I’m passionate about seeing every church welcoming the stranger and discipling the nations.

One really effective way of doing that is through Welcome Boxes. This is where trained volunteers deliver a Welcome Box filled with small gifts and local information to refugees who have recently arrived in the local area. These Welcomers’ offer friendship and support over the next few months, as refugees settle into their new home, as well as helping people access the services they need and link them into community.

One church running Welcome Boxes is City Church Sheffield. Nicky tells us more about why she got involved and the difference that Welcome Boxes has made to their church:


One example is a family I met through my work, who had just been reunited by the government’s Family Reunion Scheme. The wife and children had arrived that day with nothing. I saw the need, and arranged, with the family’s permission, for some people from church to visit them and to offer them support, toys, clothes, food, etc. This easily led to some wonderful friendships being made with several couples in the church.

We now have a core group of Welcomers’ from the church who visit our new Neighbours’ (refugees) with a Welcome Box, but we have many others who are involved in different ways. One of my passions is to see not only the Welcomers’ who visit being involved, but for links to be created so that many people within the church become involved in some way, building a true community.

We are already seeing this in a variety of ways. We have, for example, people who love climbing and walking in the church, who invite our new Neighbours’ into the Peak District with them to enjoy these activities. Some of our refugee neighbours with children have also come along to our toddler group at church. In this way, they have met new friends, which has naturally linked them into other activities, such as eating or painting together. Similarly, some men from church who play football on a Monday evening facilitate people we’ve met through Welcome Boxes to join them, by offering lifts and providing football boots where needed.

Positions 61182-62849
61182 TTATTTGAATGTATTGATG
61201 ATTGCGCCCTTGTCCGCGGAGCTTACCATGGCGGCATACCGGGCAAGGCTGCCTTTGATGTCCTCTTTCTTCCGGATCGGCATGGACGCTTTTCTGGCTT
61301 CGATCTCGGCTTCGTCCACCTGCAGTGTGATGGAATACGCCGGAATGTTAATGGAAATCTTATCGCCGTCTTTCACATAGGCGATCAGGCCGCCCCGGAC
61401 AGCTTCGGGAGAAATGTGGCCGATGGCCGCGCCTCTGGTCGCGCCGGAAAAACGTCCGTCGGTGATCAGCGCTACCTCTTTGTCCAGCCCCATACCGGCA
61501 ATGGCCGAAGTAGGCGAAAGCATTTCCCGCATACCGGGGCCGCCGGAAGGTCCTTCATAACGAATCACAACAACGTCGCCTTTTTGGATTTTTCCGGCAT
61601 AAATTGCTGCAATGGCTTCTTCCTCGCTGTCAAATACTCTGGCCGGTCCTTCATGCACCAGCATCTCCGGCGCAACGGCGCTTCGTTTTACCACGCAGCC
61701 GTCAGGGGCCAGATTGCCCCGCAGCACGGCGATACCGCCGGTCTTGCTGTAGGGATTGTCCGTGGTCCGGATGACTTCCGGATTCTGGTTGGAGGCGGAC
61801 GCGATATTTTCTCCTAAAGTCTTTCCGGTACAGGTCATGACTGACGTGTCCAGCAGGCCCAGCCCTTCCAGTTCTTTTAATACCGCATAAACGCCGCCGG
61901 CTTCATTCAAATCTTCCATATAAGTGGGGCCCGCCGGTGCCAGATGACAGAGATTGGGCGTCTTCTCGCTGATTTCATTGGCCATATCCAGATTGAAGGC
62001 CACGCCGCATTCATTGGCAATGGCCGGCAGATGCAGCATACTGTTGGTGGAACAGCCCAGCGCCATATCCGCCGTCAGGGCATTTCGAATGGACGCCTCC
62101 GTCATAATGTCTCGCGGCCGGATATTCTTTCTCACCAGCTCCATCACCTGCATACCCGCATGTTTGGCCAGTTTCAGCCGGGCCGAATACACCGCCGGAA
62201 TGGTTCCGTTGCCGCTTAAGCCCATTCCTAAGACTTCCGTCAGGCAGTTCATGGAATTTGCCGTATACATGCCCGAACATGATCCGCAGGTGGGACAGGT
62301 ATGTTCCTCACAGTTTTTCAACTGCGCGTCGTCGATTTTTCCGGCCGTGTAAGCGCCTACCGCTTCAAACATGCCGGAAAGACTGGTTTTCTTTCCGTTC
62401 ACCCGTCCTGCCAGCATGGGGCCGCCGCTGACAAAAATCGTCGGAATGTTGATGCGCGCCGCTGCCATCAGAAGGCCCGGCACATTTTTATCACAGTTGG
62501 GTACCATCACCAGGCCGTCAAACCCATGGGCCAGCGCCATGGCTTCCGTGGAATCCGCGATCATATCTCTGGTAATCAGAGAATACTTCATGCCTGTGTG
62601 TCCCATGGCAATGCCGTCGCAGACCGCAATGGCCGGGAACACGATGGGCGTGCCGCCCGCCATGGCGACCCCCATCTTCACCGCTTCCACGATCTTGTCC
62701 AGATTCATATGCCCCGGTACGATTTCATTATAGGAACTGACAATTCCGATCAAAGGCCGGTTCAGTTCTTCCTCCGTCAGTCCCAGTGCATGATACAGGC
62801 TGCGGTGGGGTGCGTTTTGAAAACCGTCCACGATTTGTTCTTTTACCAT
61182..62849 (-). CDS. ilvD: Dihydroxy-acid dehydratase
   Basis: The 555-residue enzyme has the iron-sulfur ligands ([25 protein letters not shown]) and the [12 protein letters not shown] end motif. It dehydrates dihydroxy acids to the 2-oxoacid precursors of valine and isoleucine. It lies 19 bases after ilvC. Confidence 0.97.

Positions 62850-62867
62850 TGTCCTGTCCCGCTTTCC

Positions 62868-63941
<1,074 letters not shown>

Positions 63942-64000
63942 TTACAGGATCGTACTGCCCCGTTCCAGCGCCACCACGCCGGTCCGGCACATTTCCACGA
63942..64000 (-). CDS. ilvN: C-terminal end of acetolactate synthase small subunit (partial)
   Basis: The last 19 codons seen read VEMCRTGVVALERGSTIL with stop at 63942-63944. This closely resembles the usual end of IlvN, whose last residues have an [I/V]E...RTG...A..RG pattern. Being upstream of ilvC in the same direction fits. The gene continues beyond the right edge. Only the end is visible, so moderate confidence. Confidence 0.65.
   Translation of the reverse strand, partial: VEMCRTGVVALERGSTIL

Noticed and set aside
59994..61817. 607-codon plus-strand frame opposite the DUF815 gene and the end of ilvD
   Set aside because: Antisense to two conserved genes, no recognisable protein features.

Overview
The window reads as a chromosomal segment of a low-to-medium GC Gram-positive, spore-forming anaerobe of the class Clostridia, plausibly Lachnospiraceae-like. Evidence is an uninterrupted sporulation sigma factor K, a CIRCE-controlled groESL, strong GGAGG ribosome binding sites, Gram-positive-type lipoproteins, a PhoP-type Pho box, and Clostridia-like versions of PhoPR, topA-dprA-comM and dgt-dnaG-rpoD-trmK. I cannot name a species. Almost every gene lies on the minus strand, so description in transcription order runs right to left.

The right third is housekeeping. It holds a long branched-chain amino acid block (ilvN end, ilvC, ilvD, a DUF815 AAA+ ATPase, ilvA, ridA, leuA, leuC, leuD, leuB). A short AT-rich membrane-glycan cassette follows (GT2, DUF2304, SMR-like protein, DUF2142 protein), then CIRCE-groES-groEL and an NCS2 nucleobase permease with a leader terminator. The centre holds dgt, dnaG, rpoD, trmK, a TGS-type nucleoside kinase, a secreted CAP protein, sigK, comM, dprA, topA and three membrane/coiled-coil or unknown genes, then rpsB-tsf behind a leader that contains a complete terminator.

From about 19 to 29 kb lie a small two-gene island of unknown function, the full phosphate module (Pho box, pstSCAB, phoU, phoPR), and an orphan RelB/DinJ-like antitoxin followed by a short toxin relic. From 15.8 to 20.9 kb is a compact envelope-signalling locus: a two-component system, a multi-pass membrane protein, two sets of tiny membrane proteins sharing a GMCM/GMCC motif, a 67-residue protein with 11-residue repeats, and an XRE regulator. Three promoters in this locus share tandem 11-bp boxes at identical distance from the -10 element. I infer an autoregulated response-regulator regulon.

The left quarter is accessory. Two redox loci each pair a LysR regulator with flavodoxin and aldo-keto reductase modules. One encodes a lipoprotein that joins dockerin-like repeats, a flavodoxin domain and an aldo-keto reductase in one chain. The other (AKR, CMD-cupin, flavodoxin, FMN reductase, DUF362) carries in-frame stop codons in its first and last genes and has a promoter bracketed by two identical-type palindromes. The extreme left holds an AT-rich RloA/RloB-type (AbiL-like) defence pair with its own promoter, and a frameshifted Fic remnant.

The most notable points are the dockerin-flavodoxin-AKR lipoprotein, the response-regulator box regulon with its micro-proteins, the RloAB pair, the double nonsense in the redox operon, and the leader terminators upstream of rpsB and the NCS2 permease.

Our church has also started a group called Food and Stories, where internationals meet weekly at someone’s home to share food and Bible stories, and a Conversation Club is running for women who have English as a second language. As we have been running Welcome Boxes, it has been wonderful to see more people linking with these groups as well.

It’s still relatively early days, and we still have lots to learn but Welcome Boxes is helping us to turn inside out, helping us to connect with people from all walks of life.

We would love to see more and more asylum seekers and refugees becoming part of the church, finding community, family, and belonging. As that happens, we’d expect that, bit by bit, the life and the culture of the church itself is strengthened and changed. We want to keep growing into a church where people don’t think or feel that they have to be a certain type or person before they can fit in, because it’s so evident just by looking around that all are welcome.

If heaven contains a great multitude of people from every tongue, tribe and nation declaring our God reigns” then we want to see a church on the earth which reflects the same diverse culture. For City Church Sheffield, partnering with Welcome Churches has been a great way to find practical and friendly ways of showing God’s love to people who might only be living around the corner and yet have had such different experiences of life.”

Nicky’s story is incredibly inspiring, and we love how the whole church is being transformed as they step out to meet and welcome people on their doorsteps. This autumn, Welcome Churches are launching a national network of churches committed to welcoming refugees and asylum seekers into their communities, reducing the isolation of thousands of refugees each year. We’d love your church to be part of our Welcome Network, showing that you are ready to welcome refugees into your town and community, so get in touch to find out more.